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Eighteen- year old Thandeka Sithole (not her real name) is survivor of rape and a product of rape. She was conceived as a result of incest after her mother was raped by one of her uncles. The abuse was kept a secret by the family. When Thandeka was 9 years old her mother got married and left her in the custody of her grandmother. From the age of nine until she was 16 year old, Thandeka was repeatedly raped by her two uncles.


“My mother didn’t want anything to do with me so she left me; that’s when all the abuse started,” explains Thandeka. “I was afraid; I had no one to talk to about the abuse. When my mother finally got an escape from the family through marriage she left me with my grandmother and never returned.


My mother did not have me by choice, how was she ever going to explain to her new husband who I was or who my father was?”


At the age of 16 she attempted suicide. She was referred to Adult Rape Clinic where she opened up about the abuse during a counselling session.


Thandeka’s experience and that of her mother resonate quite strongly with the experiences of many other women and girls in Zimbabwe where Gender Based Violence is a huge problem and is driven by certain cultural factors that encourage victims to suffer in silence. It is a story of how many things go wrong when justice is denied. Thandeka’s mother was raped and the family decided to keep the issue a secret.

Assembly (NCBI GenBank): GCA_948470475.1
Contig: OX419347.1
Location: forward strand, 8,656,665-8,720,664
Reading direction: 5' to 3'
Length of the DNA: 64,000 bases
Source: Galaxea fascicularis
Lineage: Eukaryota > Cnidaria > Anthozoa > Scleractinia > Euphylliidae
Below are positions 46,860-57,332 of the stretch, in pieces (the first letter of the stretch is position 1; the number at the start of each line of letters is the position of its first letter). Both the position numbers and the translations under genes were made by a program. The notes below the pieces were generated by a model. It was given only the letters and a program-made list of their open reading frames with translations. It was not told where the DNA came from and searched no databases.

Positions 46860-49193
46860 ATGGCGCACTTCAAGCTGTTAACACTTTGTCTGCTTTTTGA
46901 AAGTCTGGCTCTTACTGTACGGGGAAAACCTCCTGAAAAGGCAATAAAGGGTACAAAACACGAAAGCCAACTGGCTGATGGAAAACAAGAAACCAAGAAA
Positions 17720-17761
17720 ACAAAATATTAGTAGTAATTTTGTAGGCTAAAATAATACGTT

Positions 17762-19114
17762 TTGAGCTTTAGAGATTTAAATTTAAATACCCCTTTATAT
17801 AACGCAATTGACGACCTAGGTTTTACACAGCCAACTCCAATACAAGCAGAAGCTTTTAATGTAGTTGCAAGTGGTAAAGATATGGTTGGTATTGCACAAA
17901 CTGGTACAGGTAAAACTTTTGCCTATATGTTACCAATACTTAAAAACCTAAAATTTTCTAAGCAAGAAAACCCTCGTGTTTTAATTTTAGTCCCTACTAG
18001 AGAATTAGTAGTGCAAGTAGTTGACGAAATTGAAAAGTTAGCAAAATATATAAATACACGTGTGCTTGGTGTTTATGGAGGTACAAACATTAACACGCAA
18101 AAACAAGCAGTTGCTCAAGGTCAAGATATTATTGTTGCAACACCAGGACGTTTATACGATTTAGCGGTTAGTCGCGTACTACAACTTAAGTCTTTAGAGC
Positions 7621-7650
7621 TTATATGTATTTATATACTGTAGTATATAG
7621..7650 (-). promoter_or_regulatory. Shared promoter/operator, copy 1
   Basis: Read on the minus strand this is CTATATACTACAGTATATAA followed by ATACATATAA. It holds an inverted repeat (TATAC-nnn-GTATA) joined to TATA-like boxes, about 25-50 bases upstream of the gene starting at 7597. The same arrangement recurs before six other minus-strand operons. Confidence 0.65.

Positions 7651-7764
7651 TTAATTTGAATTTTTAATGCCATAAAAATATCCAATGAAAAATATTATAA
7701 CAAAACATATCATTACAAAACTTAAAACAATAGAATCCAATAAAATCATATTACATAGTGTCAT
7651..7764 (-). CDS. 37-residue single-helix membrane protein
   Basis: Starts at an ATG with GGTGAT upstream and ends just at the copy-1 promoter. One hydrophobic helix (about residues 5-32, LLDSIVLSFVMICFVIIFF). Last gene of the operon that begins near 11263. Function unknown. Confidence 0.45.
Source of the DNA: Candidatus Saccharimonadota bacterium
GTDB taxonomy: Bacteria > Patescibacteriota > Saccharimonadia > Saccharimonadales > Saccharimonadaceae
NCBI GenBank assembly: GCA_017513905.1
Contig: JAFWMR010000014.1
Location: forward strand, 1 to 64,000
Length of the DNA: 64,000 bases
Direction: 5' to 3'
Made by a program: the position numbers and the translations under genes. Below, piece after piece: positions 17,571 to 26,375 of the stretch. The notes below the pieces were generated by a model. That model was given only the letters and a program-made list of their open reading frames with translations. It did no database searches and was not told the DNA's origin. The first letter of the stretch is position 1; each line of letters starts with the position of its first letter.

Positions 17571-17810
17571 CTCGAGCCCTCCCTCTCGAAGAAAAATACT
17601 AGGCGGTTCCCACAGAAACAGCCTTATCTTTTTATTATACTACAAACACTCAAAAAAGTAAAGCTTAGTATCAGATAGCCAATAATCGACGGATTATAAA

Had the matter been reported, her mother could have accessed safe abortion services or even received counselling that could have changed the course of her life. Working with partners such as the Adult Rape Clinic the United Nations Population Fund is working to ensure that women and girls such as Thandeka and her mother do not have to go through such horrific experiences, find justice and have access to key services such as counselling, legal services and health care


At the age of 16 Thandeka found herself pregnant. Her matter is before the courts. She was granted an order to terminate the pregnancy. One of her uncles was arrested but the other one escaped and has not been seen since. Day by day Thandeka is trying her best to move on from the abuse and she says it has not been easy.


“I am currently undergoing trauma psychological counselling sessions and yet I still feel a sense of hopelessness, some days I have hope, some days I default but something tells me I have to keep telling this story, not just for me but for others. I guess the positive outcome at the moment is that I have managed to open up to you. I feel some form of relief,” says Thandeka.


“I hope one day I can add more to it, a different narrative and energy than the one I have now, some light maybe, I hope I can speak about it in another tone, maybe this is just the beginning… just maybe. I am somewhat relieved that services like this are available, maybe if my mother had received the help I did things would be different.” –Bertha Shoko with additional reporting from Musasa